|Table 5. Pairwise comparisons among different room configurations.|
|(I) Room Configuration||(J) Room Configuration||Mean Difference (I-J)||Std. Error||Sig. a||95% Confidence Interval for Difference a|
|Lower Bound||Upper Bound|
|Tiered w/side seats||Flat–chairs||3.090 *||0.767||0.000||1.584||4.596|
|Flat connected chair||−0.793||1.809||0.661||−4.342||2.757|
|Flat long tables||2.561||1.743||0.142||−0.860||5.981|
|Flat-chairs||Tiered w/side seats||−3.090 *||0.767||0.000||−4.596||−1.584|
|Flat connected chair||−3.883 *||1.742||0.026||−7.301||−0.465|
|Flat long tables||−0.530||1.672||0.751||−3.811||2.752|
|Tiered||Tiered w/side seats||−4.524 *||1.089||0.000||−6.662||−2.386|
|Flat connected chair||−5.316 *||1.904||0.005||−9.052||−1.581|
|Flat long tables||−1.963||1.843||0.287||−5.580||1.653|
|Flat connected chair||Tiered w/side seats||0.793||1.809||0.661||−2.757||4.342|
|Flat long tables||3.353||2.342||0.152||−1.242||7.948|
|Flat long tables||Tiered w/side seats||−2.561||1.743||0.142||−5.981||0.860|
|Flat connected chair||−3.353||2.342||0.152||−7.948||1.242|
Based on estimated marginal means; * = The mean difference is significant at the 0.05 level; a Adjustment for multiple comparisons: Least Significant Difference (equivalent to no adjustments).
Seating selection within a classroom can have an impact on students and student performance. It was an expectation when this project was undertaken that strong differences would be found in performance based on seating position. The author who served as instructor in these classes felt strongly that those students sitting in the front of the classroom substantially outperformed other students. The data proved otherwise. Instructors struggle with best classroom practices, particularly in an age when electronic devices divert attention from learning. Given the results of this study, it appears that student performance is not significantly altered by seating position as the only regression model variable which proved to be significant was gender.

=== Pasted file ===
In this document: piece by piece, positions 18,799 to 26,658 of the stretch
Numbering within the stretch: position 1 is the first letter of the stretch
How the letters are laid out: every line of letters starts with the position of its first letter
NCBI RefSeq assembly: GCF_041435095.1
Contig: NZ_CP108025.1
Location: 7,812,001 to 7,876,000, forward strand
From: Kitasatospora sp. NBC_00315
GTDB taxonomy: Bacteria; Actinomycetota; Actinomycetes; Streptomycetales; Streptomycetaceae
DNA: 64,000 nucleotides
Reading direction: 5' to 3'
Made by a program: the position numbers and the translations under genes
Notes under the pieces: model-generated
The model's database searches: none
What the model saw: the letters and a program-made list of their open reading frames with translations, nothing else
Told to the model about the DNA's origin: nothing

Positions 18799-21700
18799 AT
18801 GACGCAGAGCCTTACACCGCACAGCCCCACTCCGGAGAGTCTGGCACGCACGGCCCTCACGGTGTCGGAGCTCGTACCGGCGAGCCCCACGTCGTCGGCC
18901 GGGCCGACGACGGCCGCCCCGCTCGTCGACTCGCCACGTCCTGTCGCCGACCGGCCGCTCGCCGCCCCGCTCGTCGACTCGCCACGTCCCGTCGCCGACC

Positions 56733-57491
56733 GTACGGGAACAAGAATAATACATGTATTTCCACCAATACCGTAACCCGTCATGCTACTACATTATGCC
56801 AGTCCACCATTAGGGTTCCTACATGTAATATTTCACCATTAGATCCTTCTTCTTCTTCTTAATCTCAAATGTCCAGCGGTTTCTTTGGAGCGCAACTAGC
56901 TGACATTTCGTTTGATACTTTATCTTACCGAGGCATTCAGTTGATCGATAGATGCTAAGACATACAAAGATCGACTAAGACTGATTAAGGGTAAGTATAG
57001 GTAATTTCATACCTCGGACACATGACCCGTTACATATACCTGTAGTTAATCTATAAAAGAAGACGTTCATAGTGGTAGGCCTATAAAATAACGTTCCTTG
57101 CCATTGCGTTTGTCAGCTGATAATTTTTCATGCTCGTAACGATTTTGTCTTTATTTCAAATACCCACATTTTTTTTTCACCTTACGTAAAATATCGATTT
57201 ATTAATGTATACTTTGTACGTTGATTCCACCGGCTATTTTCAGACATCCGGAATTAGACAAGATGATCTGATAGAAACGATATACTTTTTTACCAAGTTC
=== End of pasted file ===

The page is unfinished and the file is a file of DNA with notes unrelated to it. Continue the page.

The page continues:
It may be that a misalignment between students’ preferred seat selection and a seat chosen or randomly assigned by the instructor may influence student performance, but in general seating simply does not matter. This is good news because if seating did make a difference, instructors would face a dilemma in determining how to award the “best” seats as clearly not every student can occupy the front row. Furthermore, if seating did matter, then the instructor might carry the burden of moving the poorer performers up front into the best seats so as to encourage improvement in performance, but only at the expense of the other students.
The other factor examined in this study was classroom environment. The results initially suggested that room type may have an effect on a student’s final grade as room type approached significance (p < 0.054) in the test of our second hypothesis. Unfortunately, although the overall results of an ANCOVA which controlled for gender were significant, the results of pairwise comparisons were contrary to expectations. It was expected that students who sat in both types of tiered classrooms would perform better than students who sat in at least one type of flat classroom. While these expectations were met when comparing tiered rooms with side seats to those with flat chairs, it was surprising to learn that the final grades of students who sat in tiered classrooms with side seats were significantly higher than those who sat in regular tiered classrooms. There seems to be no logical reason why the performance of students sitting in a tiered classroom vs. a tiered classroom with side seats should vary.